In Focus: Federico Fellini

January 29–April 1, 2020

Explore Federico Fellini’s work in depth with this lecture/screening series complementing our Fellini retrospective.

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  • Amarcord

  • Variety Lights

  • I vitelloni

  • La strada

  • 8 1/2

  • The Clowns

  • Upcoming
    Films
  • Past
    Films
  • Past
    Events

Upcoming Films

  • Open City

    Roberto Rossellini
    Italy, 1945

    Digital Restoration

    Open City also screens Saturday, February 22 (without lecture).

    • Wednesday, January 29 3:10 PM
    Lecture by Russell Merritt

    A group of women and children (led by a charismatic Anna Magnani) try to shelter resistance forces from the Nazis. Rossellini’s moving, inspiring, and agonizing neorealist classic was cowritten by Fellini.

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  • Variety Lights

    Federico Fellini, Alberto Lattuada
    Italy, 1950

    Variety Lights also screens Sunday, January 19 (without lecture).

    • Wednesday, February 5 3:10 PM
    Lecture by Russell Merritt

    Following a troupe of small-time vaudevillians led by an incorrigible dreamer (Peppino De Filippo) and his fiancée (Giulietta Masina), this was Fellini’s first look at the passions and dreams of eccentrics living beyond bourgeois society—but not his last. 

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  • The White Sheik

    Federico Fellini
    Italy, 1952

    Digital Restoration

    The White Sheik also screens Thursday, January 16 (without lecture).

    • Wednesday, February 12 3:10 PM
    Lecture by Russell Merritt

    Provincial newlyweds arriving in Rome get sidetracked by the wife’s obsession with a fumetto photo-comic star in Fellini’s solo directorial debut. “A funny, sardonic, and clever satire on popular heroes and ordinary people’s illusions” (Chicago Reader). 

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  • I vitelloni

    Federico Fellini
    Italy, 1953

    I vitelloni also screens Saturday, January 25 (without lecture).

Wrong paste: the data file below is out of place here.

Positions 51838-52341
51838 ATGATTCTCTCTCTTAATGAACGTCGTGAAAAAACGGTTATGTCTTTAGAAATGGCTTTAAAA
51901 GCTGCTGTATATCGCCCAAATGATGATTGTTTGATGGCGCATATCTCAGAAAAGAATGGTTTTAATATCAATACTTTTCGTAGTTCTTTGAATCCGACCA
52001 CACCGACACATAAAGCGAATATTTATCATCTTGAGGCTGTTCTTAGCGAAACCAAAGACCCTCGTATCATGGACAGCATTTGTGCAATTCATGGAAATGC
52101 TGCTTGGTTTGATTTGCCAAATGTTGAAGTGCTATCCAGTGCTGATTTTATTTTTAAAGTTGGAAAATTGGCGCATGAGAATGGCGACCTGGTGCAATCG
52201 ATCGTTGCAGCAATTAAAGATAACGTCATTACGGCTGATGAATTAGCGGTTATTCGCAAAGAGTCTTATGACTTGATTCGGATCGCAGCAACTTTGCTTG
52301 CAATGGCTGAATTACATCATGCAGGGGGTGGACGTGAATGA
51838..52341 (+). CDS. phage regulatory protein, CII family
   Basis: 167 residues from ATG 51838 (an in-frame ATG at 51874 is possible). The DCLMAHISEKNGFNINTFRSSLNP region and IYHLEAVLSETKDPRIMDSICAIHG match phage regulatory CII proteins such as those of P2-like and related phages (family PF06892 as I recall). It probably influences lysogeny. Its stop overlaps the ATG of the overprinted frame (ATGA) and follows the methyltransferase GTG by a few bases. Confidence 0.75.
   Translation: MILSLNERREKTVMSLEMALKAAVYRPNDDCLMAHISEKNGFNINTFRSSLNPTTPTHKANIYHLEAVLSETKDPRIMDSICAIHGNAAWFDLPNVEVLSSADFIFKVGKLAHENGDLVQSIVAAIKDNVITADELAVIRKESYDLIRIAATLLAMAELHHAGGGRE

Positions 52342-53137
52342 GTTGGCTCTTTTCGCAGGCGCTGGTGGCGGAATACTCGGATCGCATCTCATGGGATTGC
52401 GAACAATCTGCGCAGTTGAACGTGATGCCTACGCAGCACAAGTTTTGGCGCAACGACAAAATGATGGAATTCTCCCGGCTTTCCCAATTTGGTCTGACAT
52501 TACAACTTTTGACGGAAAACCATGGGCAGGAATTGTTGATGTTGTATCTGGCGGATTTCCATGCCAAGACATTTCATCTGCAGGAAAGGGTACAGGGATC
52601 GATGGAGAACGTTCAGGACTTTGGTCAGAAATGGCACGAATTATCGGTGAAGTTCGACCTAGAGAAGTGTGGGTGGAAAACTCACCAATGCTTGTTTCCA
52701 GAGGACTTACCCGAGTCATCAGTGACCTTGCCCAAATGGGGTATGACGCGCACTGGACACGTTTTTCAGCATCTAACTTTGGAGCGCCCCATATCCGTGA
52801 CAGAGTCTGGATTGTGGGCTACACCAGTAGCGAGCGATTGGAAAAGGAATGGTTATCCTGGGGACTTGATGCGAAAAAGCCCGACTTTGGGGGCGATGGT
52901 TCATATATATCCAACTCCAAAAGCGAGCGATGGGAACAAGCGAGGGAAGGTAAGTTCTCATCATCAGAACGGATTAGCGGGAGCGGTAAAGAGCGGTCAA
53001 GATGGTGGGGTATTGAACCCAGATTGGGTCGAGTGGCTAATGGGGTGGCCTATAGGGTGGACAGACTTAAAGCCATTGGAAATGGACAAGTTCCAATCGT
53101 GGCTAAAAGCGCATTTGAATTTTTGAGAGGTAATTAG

• Wednesday, February 19 3:10 PM
    Lecture by Russell Merritt

    Fellini paired with the great Italian comic everyman Alberto Sordi for this look at the not-so-young sons of the middle class, (barely) growing up in the provincial town of Rimini. “One of the screen’s great portrayals of the hell-raising and malaise of young men” (Chicago Tribune). 

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  • La strada

    Federico Fellini
    Italy, 1954

    La strada also screens Saturday, February 1 (without lecture).

    • Wednesday, February 26 3:10 PM
    Lecture by Russell Merritt

    Fellini’s muse, Giulietta Masina, modeled her timeless character Gelsomina after Charlie Chaplin’s Little Tramp. She stars with a brutish Anthony Quinn in this classic that Martin Scorsese has called “the cornerstone of Fellini’s work.”

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  • A Fellini Omnibus


    This program also screens Friday, April 3 (without lecture).

    • Wednesday, March 4 3:10 PM
    Lecture by Russell Merritt

    Three Fellini shorts originally released as parts of omnibus films: The Marriage Agency (from the neorealist anthology Love in the City), The Temptations of Doctor Antonio (from the Decameron-inspired sex farce Boccaccio ’70), and Toby Dammit (from the Poe collection Spirits of the Dead). 

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  • 8 1/2

    Federico Fellini
    Italy, 1963
    • Wednesday, March 18 3:10 PM
    Lecture by Russell Merritt

    A jaded director (Marcello Mastroianni) fantasizes on his next great film—or his next sexual conquest—in Fellini’s metafictional masterpiece, “probably the most potent movie about filmmaking” (The Guardian). 

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  • The Clowns

    Federico Fellini
    Italy, 1970

    Digital Restoration

    The Clowns also screens Sunday, April 5 (without lecture).

    • Wednesday, March 25 3:10 PM
    Lecture by Russell Merritt

    Fellini’s tribute to the world of the clown is—like so much of his supposedly nonfiction work—part documentary, part autobiography, and suffused with fantasy. “Fellini turns the world into his circus” (Time). 

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  • Amarcord

    Federico Fellini
    Italy, 1973

    Digital Restoration

    Amarcord also screens Thursday, January 23, and Saturday, March 21 (without lecture).

    • Wednesday, April 1 3:10 PM
    Lecture by David Thomson

    Fellini’s free-spirited portrait of Rimini in the 1930s, when fascism was a fact of life. “As full of tales as Scheherazade, some romantic, some slapstick, some elegiacal, some bawdy, some mysterious . . . a film of exhilarating beauty” (New York Times).

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